State Water Resources Research Institute Program

Project ID: 2009OR115B
Title: Colloidal transport in variably saturated porous media: A detailed evaluation of colloid mobilization mechanisms
Project Type: Research
Start Date: 3/01/2009
End Date: 2/28/2010
Congressional District: 5th
Focus Categories: Groundwater, Solute Transport, Radioactive Substances
Keywords: Groundwater, Unsaturated Zone, Colloids, Imaging
Principal Investigator: Wildenschild, Dorthe
Federal Funds: $ 7,810
Non-Federal Matching Funds: $ 37,322
Abstract: Until some two decades ago, it was believed that only the soil water and gaseous phases were mobile and could facilitate the transport of chemicals through the subsurface soil region above the water table, also known as the vadose zone. It is now generally accepted that part of the soil is also mobile, and that soil colloids facilitate chemical transport. Colloids are defined as particles of sizes between 1 nm and 1µm in diameter, and are ubiquitous in natural groundwater systems. Colloids include clays, organic macromolecules, bacteria and viruses (biocolloids). Colloid-facilitated transport is particularly important from a contaminant transport perspective due to the ability of these particles to form stable connections with various pollutants (e.g. heavy metals, pesticides, pharmaceuticals, radionuclides and other highly sorbing contaminants) that are otherwise considered to have limited mobility in the subsurface (e.g. McCarthy and Zachara, 1989; Ryan and Elimelich, 1996; Grolimund et al, 1996; deJonge et al., 1998; Kersting et al., 1999, Tolls, 2001; Hanselman et al., 2003). As a result transport of soil colloids have been studied quite widely, under saturated conditions, in batch, or under otherwise simplified conditions.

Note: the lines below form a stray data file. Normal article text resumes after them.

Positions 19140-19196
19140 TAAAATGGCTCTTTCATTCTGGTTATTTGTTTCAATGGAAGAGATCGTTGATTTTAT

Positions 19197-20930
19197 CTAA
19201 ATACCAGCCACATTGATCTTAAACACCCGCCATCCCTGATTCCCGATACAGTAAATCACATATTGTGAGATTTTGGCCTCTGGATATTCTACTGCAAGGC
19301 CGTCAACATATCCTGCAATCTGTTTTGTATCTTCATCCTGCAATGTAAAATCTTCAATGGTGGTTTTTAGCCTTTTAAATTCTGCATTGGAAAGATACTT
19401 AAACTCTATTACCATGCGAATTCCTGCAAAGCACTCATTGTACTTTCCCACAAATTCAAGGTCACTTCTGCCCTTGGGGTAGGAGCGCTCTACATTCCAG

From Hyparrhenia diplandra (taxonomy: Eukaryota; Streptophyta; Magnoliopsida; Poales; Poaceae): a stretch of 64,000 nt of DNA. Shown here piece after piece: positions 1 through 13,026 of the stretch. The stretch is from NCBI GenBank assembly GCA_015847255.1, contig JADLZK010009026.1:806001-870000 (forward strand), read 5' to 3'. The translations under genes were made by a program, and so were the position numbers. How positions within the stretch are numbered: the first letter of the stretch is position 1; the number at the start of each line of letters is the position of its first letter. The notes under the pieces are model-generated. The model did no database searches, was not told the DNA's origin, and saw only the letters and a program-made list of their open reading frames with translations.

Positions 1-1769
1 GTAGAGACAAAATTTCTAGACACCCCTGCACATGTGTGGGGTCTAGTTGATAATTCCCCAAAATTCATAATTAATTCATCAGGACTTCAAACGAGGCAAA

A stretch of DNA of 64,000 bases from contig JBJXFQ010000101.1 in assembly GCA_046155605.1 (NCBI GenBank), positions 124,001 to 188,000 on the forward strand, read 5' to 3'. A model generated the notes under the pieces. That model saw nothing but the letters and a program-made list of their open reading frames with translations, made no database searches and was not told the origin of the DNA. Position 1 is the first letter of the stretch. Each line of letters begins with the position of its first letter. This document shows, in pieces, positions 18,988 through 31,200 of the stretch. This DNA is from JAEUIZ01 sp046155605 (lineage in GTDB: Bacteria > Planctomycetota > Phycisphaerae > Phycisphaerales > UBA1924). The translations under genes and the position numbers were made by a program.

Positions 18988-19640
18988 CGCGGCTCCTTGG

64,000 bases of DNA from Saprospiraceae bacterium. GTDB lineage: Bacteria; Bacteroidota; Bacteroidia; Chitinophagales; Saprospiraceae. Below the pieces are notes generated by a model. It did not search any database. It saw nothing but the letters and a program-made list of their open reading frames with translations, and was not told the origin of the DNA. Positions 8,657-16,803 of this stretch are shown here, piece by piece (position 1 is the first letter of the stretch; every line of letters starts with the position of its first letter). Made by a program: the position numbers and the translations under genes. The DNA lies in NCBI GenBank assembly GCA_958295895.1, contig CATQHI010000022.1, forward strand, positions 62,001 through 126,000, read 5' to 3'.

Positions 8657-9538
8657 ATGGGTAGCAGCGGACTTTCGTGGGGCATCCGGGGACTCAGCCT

Nevertheless, differences in the deposition behavior of colloids, in 2-D and column displacement studies have frequently been reported (Schijven and Hassanizadeh, 2000; Gao et al., 2006), and the deposition and mobilization mechanisms are vastly different for saturated and unsaturated systems: straining, for instance, is anticipated to be even more important in unsaturated than in saturated systems (Bradford et al., 2006). At present our ability to predict the transport and fate of colloids and biocolloids in natural subsurface environments is limited by our understanding of the colloidal deposition and mobilization process. Though the state of knowledge has increased dramatically, much is still uncertain about the fundamental processes governing colloidal transport in both saturated and unsaturated environments, in particular pertaining to how colloids are remobilized during infiltration events.

Because mobilization is a central concern in many contamination situations, this proposal focuses on pore scale mobilization processes, such as air-water interface scour, film thickening, and detachment from soil-water interfaces. Failure to account for mobilization and associated colloid-facilitated transport can severely underestimate the transport potential and risk assessment for such pollutants (Simunek et al., 2006). The proposed project will leverage a larger grant currently pending with NSF which will further support our collaboration with Dr. Lis W. de Jonge at University of Aarhus in Denmark. Dr. de Jonge is one of the world leaders in the area of colloid transport and has technologically advanced laboratory facilities for colloid transport research. The proposed request for funding is entirely focused on providing a state-of-the-art research experience for a PhD student by supporting her during Spring term 2009 so she can carry out high-resolution imaging of colloidal processes in unsaturated media, and travel for her to work in and collaborate with Dr. Lis W. de Jonge's group during the Summer of 2009.

Progress/Completion Report, 2009, PDF

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